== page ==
The St. Bernard Citizens for Environmental Quality (SBCEQ) was started by Ken Ford who has been monitoring activity at the refinery since 1982. He has filed complaints with LDEQ, overseen the permitting process, documented flares and accidents with his camera and taken air samples with his bucket. Mr. Ford and his neighbors present convincing inventories of failure of government oversight as well as health and psychological problems, some of which they believe are caused or exacerbated by the pollution.
The goals of the SBCEQ are to:
- Create, maintain and preserve a cleaner and healthier environment for all the inhabitants of this state.
- Develop a body of information regarding refinery emissions and impact on the neighborhood by taking air samples and conducting health surveys.
- Involve and educate more community members on chemicals released into the atmosphere which can cause health problems. Some chemicals released in St. Bernard Parish are Toluene, Benzene, Hydrogen Sulfide, Sulfur Dioxide and many others.
- Find out what is causing routine emissions, upsets and problems created by industry.
There are refineries in parts of the U.S. that use modern technology and have low emissions. It is known that a clean operation is best for our community and our economy.
In 2007 a major victory was won. The EPA filed a federal consent decree against ExxonMobil in Chalmette, meaning that the refinery has to clean up according to federally enforceable guidelines. This came about after five years of community air monitoring.
The importance of this data cannot be overstated. It is a long term picture of what is happening in the parish. This is one of the few fenceline communities (and perhaps the only one) nationwide that can provide some idea of their air quality over the last five years. This is instructive for other communities, the DEQ and the EPA.
Our program in St. Bernard continues to support the residents there while cataloguing the results of the past years of air monitoring. Students from the University of Virginia are helping to complete this report.
Chalmette Air Monitoring Project
The St. Bernard Citizens for Environmental Quality and the Louisiana Bucket Brigade are excited to announce that our joint effort, the Chalmette Air Monitoring Project (CHAMP) is underway again! You can go to come to this website at anytime, 24 hours a day, 7 days a week, and receive live air monitoring updates to learn what is in the air that you and your family are breathing now.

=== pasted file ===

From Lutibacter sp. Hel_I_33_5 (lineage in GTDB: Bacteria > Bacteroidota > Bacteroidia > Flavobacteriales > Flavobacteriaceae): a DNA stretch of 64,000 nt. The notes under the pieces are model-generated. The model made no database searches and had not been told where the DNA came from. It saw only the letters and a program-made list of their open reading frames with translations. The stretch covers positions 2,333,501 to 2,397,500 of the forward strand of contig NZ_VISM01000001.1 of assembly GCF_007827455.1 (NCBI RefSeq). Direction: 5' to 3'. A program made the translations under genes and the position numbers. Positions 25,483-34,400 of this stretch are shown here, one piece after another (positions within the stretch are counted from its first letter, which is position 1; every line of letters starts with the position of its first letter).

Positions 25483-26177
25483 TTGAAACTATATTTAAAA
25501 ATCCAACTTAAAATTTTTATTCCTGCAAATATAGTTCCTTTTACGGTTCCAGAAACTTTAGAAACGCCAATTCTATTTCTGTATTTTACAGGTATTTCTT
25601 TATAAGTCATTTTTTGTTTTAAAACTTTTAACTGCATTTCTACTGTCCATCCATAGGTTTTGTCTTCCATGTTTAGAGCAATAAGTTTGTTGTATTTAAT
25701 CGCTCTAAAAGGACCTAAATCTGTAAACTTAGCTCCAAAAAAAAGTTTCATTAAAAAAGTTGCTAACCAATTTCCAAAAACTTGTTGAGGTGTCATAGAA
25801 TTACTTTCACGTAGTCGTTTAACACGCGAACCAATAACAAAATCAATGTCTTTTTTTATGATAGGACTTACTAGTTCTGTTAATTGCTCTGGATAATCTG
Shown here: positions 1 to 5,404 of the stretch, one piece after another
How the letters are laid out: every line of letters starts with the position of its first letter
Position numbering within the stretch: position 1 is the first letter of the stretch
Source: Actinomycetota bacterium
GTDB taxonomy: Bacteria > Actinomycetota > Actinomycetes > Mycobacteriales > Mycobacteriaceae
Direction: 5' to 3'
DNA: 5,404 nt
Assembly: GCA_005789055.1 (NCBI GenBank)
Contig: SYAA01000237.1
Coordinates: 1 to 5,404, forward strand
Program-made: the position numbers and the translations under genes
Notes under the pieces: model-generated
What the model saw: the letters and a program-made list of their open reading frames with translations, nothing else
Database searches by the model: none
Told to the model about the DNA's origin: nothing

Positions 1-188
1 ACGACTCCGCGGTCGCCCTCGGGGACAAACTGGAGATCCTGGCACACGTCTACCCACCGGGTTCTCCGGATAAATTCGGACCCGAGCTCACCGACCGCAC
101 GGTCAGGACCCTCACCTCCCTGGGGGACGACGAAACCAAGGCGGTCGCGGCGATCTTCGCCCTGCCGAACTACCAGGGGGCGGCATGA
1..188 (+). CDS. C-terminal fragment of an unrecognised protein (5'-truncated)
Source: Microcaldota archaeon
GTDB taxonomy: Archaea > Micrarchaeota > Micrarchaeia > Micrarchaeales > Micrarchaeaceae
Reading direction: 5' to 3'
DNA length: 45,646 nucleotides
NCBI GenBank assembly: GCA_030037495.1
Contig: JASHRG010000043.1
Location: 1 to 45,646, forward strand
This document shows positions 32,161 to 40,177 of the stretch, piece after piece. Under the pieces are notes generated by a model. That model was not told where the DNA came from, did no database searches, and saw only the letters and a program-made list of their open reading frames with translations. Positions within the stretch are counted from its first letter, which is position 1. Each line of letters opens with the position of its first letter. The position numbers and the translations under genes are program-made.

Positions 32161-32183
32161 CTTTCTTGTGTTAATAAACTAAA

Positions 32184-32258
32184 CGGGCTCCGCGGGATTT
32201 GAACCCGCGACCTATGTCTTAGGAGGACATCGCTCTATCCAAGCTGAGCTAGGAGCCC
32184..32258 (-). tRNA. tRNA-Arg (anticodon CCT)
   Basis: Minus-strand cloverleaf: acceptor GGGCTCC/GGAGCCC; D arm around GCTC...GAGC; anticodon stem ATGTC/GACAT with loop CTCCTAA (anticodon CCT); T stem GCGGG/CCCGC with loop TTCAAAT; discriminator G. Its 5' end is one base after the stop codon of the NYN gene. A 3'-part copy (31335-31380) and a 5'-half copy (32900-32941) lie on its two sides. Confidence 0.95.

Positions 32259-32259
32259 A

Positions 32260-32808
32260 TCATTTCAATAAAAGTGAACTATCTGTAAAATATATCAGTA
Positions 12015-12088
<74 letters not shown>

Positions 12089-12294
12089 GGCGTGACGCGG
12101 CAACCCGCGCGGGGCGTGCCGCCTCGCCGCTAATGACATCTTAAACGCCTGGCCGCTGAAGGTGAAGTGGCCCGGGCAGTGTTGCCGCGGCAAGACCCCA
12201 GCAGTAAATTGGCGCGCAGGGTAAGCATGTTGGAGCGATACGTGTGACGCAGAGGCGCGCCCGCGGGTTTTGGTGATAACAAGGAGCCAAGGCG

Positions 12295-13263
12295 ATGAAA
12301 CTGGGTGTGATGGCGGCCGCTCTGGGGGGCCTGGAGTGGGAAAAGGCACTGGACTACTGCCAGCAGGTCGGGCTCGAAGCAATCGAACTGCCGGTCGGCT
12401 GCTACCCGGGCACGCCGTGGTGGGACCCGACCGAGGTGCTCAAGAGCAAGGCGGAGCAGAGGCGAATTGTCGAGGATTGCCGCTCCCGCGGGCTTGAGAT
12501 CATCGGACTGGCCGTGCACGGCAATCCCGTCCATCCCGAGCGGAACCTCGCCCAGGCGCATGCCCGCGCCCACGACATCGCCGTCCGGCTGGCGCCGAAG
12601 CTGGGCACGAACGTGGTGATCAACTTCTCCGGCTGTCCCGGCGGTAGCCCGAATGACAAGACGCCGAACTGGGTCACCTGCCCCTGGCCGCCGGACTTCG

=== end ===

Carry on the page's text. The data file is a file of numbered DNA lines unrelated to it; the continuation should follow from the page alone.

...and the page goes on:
For several weeks in spring 2005, we operated an air monitor and posted the results online. The monitoring project is conducted directly across the street from ExxonMobil’s Chalmette Refining on St. Bernard Highway, near what was Rowley Elementary and what is now the site of a massive FEMA trailer park. Air monitoring is essential because before we can do anything about a problem, we need to understand it. We are all familiar with the bad smells coming from direction of ExxonMobil; we cannot do anything about it, though, until we and ExxonMobil know and understand the problem.
The goal of the project is to have Exxon accept responsibility for monitoring its emissions by installing real time air monitors in the community. The company made $36.13 billion in profit in 2005 according to their annual report and can afford to do so. As individuals, we are responsible for trash we throw on the ground; the refinery is likewise responsible for chemicals it puts in the air.
It is important to understand that we do not want the refinery to close—we understand that it provides high-paying jobs for many St. Bernard citizens and is an important player in the parish’s economy; however, we also recognize that if we are to create a safer St. Bernard in the wake of Hurricane Katrina, we need to know and understand the risks that we face. In Chalmette, an important part of this is knowing what chemicals we and our families are breathing. It is for this reason that we believe that it is essential now for ExxonMobil to commit to monitoring their releases in order to protect the St. Bernard community.
CHAMP’s air monitor detects the Foul Five, five chemicals emitted by ExxonMobil that are of particular concern: benzene, carbon disulfide, sulfur dioxide, toluene, and xylene. You can learn more about each of these here. These chemicals have serious health impacts and have been detected in air samples taken by ExxonMobil neighbors over the past three years.
CHAMP’s monitor conducts real time monitoring. That means that the website is updated every single minute with new monitoring information about what is in the air right now.
Furthermore, every time our monitor detects one of the Foul Five chemicals above the level of concern for that particular chemical, we will issue an alert on this website. The alert will provide you with information about exactly when, where and at what time high levels of the chemical were detected. If you like, you can have these alerts e-mailed to you as soon as they are released.
The technology exists to understand what we are breathing 24 hours a day, 7 days a week. Our monitoring project is making that point. The EPA and other refineries throughout the country use our monitor, the UV Sentry.
Excerpts from Judge Vance’s Ruling
February 4, 2005
Judge Sarah Vance’s Ruling Against ExxonMobil
February 4, 2005
Clean Air Act lawsuit
February 14, 2004